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mages from the shoot, taken by Mumbai photographer Raj Shetye, show models in glamorous clothes aboard a bus. Several shots show a woman being harassed while another appears to show one woman in the process of being sexually assaulted.
The photographer, however, has defended the project saying it is an attempt to force people to think about women’s safety.
The series of images, entitled “The Wrong Turn”, was initially posted on the Behance.net platform and the photographer’s own website. But they have been taken down, apparently amid an outcry in the Indian media and on social networking sites.
Among those to criticise the project was Sapna Moti Bhavnani, a Bollywood hairstylist and actress who took part in a recent stage production based on the gang-rape, Nirbhaya. “There is art and more frequently there is crap in the name of art. This rendition of the Nirbhaya story is…,” she said on social media.
In December 2012, a young woman was attacked and raped after she and a friend boarded a bus after leaving the cinema in Delhi. She died ten days later from her injuries in a hospital in Singapore where she had been sent in a desperate effort to save her life.
The case sparked a huge, unprecedented debate within India about the position of women in India and their vulnerability to sexual assaults. The Indian media, prevented by Indian law from identifying the young physiotherapy student, instead named her Nirbhaya, the Hindi word for “fearless”.
On Wednesday, Mr Shetye defended the project. In a statement emailed to The Independent he said he had been planning a project on the position of women in India for some time. He said he was inspired by the discomfort of seeing his mother, friends and sister “constraining themselves professionally and personally just to be safe”.
“It’s unfortunate that I am compelled to justify my artistic expression around a social issue,” he said, saying he was glad he had sparked debate on the issue. “If the cost to set the ball-rolling here is that I have [to] be the bad guy, then be it that way.”
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Makhura was delivering his state of the province address on Friday (27 June), and follows recent similar rhetoric delivered by Western Cape Premier Helen Zille, who said in her state of the province address on 20 June, that every citizen in the province will have the opportunity to access “limited free” Internet at Wi-Fi hotspots over the next four years.
“The provincial government and municipalities are working together with the private sector in the massive rollout of broadband and free Wi-Fi across the province as a backbone of the new economy,”Makhura said.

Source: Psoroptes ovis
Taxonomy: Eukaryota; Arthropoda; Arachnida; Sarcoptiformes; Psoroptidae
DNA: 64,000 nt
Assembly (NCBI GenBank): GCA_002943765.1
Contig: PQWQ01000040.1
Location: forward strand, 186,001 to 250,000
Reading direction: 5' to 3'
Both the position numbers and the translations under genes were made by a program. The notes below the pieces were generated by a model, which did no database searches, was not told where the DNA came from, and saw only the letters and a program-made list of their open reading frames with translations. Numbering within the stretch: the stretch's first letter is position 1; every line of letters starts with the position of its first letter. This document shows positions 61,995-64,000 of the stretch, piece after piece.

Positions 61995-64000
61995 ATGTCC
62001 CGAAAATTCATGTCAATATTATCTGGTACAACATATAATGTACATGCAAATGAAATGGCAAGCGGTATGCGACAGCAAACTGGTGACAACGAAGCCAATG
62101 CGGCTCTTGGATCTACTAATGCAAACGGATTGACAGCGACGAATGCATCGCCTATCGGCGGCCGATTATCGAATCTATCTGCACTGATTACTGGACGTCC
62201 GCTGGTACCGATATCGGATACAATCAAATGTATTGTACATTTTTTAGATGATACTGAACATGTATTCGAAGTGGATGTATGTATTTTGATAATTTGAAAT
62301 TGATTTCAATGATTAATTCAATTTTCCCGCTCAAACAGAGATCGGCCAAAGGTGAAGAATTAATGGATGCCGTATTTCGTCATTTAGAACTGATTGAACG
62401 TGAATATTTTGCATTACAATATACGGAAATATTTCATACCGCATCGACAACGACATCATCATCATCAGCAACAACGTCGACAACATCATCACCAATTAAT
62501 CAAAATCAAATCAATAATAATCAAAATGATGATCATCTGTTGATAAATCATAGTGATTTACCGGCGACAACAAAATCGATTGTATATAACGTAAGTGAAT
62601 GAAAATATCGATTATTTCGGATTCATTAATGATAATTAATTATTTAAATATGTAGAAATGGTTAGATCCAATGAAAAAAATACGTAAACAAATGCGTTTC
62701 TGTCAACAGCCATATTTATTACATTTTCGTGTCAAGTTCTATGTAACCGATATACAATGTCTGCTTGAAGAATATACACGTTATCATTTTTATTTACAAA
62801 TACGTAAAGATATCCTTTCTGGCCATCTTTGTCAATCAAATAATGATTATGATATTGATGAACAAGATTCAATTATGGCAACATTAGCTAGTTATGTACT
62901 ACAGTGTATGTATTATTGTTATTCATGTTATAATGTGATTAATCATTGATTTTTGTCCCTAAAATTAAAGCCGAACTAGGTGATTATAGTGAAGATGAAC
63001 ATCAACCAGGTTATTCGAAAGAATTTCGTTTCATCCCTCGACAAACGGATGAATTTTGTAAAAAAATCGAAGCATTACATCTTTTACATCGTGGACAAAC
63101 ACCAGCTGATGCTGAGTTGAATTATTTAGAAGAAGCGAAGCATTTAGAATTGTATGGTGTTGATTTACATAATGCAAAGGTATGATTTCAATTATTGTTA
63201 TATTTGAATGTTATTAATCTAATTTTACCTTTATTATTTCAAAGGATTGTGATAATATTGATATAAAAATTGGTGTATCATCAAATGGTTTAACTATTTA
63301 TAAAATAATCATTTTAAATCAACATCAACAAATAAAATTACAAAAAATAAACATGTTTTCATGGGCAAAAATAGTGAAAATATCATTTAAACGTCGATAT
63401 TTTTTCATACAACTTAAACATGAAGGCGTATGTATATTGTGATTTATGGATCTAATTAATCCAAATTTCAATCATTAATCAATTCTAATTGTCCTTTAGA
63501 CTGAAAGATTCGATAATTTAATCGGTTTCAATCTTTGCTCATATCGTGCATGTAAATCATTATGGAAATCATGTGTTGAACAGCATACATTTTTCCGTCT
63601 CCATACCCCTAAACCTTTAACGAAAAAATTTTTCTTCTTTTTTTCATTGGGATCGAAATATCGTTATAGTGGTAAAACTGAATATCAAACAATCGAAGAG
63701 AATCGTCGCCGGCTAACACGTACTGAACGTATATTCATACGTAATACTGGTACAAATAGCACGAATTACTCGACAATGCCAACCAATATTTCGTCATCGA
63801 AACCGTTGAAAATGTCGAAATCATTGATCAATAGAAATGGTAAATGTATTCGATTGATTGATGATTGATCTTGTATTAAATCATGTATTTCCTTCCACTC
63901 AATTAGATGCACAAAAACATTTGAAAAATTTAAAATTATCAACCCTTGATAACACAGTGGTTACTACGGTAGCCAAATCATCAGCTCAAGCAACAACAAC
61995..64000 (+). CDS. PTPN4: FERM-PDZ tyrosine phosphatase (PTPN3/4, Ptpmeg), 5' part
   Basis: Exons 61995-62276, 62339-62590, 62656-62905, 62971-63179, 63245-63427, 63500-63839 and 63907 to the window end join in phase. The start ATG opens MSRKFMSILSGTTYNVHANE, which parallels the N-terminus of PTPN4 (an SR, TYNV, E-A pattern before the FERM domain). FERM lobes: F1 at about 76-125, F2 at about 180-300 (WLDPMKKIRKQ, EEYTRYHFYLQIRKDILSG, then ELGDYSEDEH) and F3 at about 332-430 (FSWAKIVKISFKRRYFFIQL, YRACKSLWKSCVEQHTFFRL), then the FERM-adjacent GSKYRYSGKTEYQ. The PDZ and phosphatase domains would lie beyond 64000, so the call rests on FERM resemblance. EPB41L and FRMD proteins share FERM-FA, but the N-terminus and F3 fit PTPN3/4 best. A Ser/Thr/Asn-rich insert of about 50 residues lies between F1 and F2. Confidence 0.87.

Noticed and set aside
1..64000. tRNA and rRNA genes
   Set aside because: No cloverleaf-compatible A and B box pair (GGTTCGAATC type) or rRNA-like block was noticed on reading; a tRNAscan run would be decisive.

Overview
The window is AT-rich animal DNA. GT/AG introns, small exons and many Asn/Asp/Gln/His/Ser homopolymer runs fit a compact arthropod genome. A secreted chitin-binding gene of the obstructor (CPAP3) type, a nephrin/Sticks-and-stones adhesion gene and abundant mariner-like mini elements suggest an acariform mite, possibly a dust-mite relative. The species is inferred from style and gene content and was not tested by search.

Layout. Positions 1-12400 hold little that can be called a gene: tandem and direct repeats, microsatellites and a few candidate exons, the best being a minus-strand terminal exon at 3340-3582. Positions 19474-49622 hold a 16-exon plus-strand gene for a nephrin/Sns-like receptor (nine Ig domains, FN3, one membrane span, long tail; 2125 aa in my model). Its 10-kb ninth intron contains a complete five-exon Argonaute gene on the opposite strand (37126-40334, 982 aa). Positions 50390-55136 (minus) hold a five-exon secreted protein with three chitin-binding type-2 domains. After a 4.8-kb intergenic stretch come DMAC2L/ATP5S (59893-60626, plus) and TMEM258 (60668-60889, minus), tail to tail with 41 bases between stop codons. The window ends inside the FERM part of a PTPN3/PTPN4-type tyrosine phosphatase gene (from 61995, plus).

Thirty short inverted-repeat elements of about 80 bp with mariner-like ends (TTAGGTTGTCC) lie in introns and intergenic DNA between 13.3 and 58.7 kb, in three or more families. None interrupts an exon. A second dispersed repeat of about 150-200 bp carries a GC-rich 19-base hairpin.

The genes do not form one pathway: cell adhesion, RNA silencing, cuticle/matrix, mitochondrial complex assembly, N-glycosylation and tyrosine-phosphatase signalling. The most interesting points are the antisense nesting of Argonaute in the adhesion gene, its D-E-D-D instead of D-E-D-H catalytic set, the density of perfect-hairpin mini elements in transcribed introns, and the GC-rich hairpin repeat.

“Gauteng should be able to realise 100% internet connectivity in the next five years,” he added.
Earlier this month, the South African National Taxi Council (Santaco), launched a business initiative to provide taxi commuters with 50MB worth of free Wi-Fi per month on 3G and LTE (4G) platforms.
Small business in Gauteng
In May, as part of an extended Cabinet, President Jacob Zuma announced the formation of new ministry to foster the development of small business development, under the lead of Lindiwe Zulu.
According to Makhura, Gauteng will look different over the next five to fifteen years.
He said that government’s infrastructure investment plans has a “potential to create more than 300,000 jobs and boost the development of new SMMEs and township enterprises that are owned and managed by black people, women and youth”.
He said that over the next six months, additional details will be outlined in this regard.
“We shall work with all municipalities to ensure that government procurement policies facilitate the formation of co-operatives and SMMEs by young people, women and including people with disability who have demonstrable commitment to succeed in the world of entrepreneurship,” the Gauteng lead said.
He pointed to the launch of of Incubation Centres and Township Hubs offering technical support, funding and off- take agreements and access to markets, “in order to realise our goal of building a new social sector of the economy that is driven by SMMEs, township enterprises and community co-operatives”.
“The systematic incubation and support of youth and women enterprises, township enterprises and SMMEs is going to be one of the key elements of radical economic transformation,” he said.
Makhura said that the first SMME Incubation Hub in Diepsloot would be launched within the next 100 days.
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Members of the Shanduka Black Umbrellas Board;
Shanduka Group CEO, Ms Phuti Mahanyele;
Minister of Small Business Development, Ms Lindiwe Zulu;
Ladies and Gentlemen: